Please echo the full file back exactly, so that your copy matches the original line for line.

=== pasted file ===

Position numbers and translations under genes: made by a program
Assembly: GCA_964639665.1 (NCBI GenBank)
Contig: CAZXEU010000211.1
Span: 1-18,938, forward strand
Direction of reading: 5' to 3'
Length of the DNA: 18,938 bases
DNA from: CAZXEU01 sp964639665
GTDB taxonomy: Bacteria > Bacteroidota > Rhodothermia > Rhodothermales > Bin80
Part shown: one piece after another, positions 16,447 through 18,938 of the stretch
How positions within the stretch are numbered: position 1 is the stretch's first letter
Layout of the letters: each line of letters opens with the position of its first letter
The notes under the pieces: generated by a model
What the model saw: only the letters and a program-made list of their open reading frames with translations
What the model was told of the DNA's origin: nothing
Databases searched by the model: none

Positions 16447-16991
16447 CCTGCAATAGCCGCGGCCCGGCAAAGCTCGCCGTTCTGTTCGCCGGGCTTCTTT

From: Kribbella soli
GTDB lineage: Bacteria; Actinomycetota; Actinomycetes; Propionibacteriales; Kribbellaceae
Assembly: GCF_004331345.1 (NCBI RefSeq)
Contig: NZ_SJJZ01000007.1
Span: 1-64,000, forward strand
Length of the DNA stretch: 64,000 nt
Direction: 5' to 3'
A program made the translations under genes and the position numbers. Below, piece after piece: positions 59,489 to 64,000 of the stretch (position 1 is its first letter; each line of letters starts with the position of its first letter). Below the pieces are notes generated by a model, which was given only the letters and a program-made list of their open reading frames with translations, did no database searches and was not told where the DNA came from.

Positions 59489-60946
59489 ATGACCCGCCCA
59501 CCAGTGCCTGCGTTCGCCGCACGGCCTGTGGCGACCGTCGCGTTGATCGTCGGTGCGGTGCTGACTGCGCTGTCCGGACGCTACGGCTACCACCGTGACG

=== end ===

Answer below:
Position numbers and translations under genes: made by a program
Assembly: GCA_964639665.1 (NCBI GenBank)
Contig: CAZXEU010000211.1
Span: 1-18,938, forward strand
Direction of reading: 5' to 3'
Length of the DNA: 18,938 bases
DNA from: CAZXEU01 sp964639665
GTDB taxonomy: Bacteria > Bacteroidota > Rhodothermia > Rhodothermales > Bin80
Part shown: one piece after another, positions 16,447 through 18,938 of the stretch
How positions within the stretch are numbered: position 1 is the stretch's first letter
Layout of the letters: each line of letters opens with the position of its first letter
The notes under the pieces: generated by a model
What the model saw: only the letters and a program-made list of their open reading frames with translations
What the model was told of the DNA's origin: nothing
Databases searched by the model: none

Positions 16447-16991
16447 CCTGCAATAGCCGCGGCCCGGCAAAGCTCGCCGTTCTGTTCGCCGGGCTTCTTT

From: Kribbella soli
GTDB lineage: Bacteria; Actinomycetota; Actinomycetes; Propionibacteriales; Kribbellaceae
Assembly: GCF_004331345.1 (NCBI RefSeq)
Contig: NZ_SJJZ01000007.1
Span: 1-64,000, forward strand
Length of the DNA stretch: 64,000 nt
Direction: 5' to 3'
A program made the translations under genes and the position numbers. Below, piece after piece: positions 59,489 to 64,000 of the stretch (position 1 is its first letter; each line of letters starts with the position of its first letter). Below the pieces are notes generated by a model, which was given only the letters and a program-made list of their open reading frames with translations, did no database searches and was not told where the DNA came from.

Positions 59489-60946
59489 ATGACCCGCCCA
59501 CCAGTGCCTGCGTTCGCCGCACGGCCTGTGGCGACCGTCGCGTTGATCGTCGGTGCGGTGCTGACTGCGCTGTCCGGACGCTACGGCTACCACCGTGACG